LiveLogic Client Appreciation Night at the W

LiveLogic Client Appreciation Night at the W

Our values

It’s impossible to describe LiveLogic without talking about our values. We speak to everybody we interview at length about them, making sure that they are a good fit not only on the professional side, but on the moral fiber side. We evaluate which clients we want to work with, what kind of work we do, who we partner with, and pretty much every decision we make against our values. They are:


Life is too short to do something you hate just to make a living. We love what we do and have fun both at work and at play. We joke around a lot, which doesn’t mean all the jokes are good (I’m talking about you, Bob!), but the spirit is light-hearted and the mood is (generally) loose.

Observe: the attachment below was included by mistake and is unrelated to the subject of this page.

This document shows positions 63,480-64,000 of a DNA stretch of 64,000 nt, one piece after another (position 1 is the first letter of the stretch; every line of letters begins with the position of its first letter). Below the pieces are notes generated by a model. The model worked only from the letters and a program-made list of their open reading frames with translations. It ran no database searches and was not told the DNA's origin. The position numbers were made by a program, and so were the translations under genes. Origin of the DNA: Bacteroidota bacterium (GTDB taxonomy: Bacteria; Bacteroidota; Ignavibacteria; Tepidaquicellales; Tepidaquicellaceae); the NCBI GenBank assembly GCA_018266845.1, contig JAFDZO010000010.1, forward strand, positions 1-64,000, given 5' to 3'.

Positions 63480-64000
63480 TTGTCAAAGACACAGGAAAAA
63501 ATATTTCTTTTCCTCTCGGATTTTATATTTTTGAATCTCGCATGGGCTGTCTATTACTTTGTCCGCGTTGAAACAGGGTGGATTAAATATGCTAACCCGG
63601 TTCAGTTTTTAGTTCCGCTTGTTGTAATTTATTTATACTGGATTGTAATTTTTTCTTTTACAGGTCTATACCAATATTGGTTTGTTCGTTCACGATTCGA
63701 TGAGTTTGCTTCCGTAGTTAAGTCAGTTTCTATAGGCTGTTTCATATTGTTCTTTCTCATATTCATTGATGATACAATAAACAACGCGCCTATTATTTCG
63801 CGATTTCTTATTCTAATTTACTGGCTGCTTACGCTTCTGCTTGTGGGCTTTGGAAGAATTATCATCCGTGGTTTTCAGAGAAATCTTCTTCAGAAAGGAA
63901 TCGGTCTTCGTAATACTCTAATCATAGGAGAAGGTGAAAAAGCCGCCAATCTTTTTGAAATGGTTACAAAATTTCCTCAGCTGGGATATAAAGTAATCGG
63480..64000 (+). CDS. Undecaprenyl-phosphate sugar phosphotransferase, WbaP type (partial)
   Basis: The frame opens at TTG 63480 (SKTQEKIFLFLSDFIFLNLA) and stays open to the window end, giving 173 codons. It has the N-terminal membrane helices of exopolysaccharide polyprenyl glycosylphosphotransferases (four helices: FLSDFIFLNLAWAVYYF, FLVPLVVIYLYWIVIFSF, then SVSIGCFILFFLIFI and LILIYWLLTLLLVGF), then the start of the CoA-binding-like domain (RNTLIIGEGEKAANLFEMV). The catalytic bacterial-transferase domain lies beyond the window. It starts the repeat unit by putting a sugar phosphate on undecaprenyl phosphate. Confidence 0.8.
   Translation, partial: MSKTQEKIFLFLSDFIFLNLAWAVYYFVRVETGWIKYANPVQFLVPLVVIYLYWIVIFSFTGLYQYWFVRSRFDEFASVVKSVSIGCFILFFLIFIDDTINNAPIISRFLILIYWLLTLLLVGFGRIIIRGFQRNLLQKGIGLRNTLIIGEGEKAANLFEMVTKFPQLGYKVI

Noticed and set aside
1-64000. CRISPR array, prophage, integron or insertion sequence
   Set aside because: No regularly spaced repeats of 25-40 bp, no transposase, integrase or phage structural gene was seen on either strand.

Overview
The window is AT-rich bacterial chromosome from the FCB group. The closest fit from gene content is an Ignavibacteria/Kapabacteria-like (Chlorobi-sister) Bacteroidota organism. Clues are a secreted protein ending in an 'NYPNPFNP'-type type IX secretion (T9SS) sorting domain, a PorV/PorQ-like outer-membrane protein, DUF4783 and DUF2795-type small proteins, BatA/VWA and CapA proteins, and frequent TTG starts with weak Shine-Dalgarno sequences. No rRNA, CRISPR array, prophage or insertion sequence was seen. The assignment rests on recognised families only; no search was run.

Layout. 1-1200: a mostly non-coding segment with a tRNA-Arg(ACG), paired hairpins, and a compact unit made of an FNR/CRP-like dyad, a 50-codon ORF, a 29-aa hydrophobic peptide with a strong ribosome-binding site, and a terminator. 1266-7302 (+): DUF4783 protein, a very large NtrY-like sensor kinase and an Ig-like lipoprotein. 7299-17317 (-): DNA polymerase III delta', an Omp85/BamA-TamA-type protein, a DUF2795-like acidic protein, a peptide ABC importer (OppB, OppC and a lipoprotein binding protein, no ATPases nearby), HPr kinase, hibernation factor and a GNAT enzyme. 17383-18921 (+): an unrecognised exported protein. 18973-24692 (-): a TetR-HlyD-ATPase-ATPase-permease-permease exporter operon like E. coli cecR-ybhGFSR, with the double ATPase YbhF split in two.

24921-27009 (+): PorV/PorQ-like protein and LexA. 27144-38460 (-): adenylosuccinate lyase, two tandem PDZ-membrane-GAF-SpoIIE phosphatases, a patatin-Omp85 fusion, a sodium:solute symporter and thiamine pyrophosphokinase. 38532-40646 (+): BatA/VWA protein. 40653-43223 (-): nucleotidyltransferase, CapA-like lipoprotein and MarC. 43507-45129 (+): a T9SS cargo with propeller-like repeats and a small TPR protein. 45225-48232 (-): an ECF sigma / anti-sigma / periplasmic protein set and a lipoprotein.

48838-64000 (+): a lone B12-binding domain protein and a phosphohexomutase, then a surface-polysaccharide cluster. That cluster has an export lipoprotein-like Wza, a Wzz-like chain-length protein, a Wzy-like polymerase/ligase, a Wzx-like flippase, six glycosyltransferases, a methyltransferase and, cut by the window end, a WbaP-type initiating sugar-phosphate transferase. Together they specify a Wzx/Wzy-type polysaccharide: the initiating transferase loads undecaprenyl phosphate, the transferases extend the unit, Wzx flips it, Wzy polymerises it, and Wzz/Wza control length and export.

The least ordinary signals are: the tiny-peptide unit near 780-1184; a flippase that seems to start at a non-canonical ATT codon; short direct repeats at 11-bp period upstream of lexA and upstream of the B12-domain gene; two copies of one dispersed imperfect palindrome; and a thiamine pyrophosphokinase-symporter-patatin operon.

We pour ourselves into what we do, learning everything we can, talking to others who share the same passions, solving difficult problems that make people’s lives better. We aren’t clock-punchers, and we don’t go through the motions. We hustle. We try. We stick our necks out.


Either you got it or you don’t. You can’t have a little integrity. We believe in doing the right thing, whether we benefit or not, whether we could “get away” with it or not.


We are really good at what we do. We are always learning, always improving on the very best ways of doing things, and we have extremely smart and hard-working people. The results are extraordinary.


We are creative, constantly searching for smarter, better solutions. We try lots of things, fail on many, but succeed in many others. We aren’t satisfied with “good enough”, with ordinary success.


We are in business to make a living, and we wouldn’t be here unless we turned a profit.